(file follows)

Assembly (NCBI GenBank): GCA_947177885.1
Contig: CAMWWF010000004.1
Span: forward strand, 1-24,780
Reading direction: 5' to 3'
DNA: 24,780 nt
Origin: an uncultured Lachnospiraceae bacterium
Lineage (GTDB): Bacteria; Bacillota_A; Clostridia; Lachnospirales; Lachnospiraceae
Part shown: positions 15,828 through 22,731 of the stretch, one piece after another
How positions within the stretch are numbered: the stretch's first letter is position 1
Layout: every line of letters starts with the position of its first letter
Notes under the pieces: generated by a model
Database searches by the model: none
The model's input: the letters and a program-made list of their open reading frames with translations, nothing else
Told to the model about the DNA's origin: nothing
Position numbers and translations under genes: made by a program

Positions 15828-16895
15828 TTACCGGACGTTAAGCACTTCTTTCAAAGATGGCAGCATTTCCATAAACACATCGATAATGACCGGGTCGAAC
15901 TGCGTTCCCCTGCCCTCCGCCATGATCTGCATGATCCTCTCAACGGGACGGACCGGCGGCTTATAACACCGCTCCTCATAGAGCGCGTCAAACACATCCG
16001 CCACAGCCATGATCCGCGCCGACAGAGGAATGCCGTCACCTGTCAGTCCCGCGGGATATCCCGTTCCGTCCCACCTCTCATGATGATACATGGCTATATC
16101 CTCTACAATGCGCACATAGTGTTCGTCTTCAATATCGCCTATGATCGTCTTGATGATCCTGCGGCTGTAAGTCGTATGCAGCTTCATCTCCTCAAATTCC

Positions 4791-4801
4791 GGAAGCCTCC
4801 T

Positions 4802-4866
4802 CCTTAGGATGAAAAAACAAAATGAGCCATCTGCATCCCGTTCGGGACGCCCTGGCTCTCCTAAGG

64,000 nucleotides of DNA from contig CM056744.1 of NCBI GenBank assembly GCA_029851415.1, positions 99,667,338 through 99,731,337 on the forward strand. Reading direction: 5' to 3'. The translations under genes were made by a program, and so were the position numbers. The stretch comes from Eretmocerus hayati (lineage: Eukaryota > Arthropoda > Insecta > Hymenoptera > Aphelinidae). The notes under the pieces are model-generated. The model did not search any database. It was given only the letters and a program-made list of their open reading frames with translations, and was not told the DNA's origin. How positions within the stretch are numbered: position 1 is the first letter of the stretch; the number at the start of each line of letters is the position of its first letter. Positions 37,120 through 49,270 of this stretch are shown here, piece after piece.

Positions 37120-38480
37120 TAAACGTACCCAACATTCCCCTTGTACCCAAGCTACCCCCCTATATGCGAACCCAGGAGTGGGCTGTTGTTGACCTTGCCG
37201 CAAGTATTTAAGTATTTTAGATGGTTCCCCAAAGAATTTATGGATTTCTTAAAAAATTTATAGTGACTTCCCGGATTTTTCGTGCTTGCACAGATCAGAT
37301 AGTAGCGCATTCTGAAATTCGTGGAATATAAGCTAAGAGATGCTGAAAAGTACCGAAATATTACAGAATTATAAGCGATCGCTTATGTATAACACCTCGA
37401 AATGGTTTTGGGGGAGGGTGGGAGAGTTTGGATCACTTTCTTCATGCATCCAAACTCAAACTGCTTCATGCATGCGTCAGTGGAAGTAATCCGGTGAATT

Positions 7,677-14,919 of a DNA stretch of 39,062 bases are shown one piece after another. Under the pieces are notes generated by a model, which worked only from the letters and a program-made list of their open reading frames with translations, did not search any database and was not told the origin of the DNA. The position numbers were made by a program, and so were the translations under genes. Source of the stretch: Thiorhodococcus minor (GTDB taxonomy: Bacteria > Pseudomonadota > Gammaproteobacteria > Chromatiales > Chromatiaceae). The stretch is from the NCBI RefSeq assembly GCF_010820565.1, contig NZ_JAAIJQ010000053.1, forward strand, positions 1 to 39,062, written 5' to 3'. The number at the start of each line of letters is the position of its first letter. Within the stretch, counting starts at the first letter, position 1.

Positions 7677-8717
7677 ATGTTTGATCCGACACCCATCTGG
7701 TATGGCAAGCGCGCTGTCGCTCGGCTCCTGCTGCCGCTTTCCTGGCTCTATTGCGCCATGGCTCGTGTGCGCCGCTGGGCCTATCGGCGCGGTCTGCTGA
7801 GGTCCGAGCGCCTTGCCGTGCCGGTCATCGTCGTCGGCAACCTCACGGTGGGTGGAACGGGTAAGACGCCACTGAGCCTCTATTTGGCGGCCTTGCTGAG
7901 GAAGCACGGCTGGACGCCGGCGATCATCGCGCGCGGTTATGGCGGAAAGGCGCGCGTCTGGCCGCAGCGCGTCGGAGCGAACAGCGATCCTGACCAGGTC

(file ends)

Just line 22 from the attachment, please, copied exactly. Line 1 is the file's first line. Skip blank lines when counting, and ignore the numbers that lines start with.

4791 GGAAGCCTCC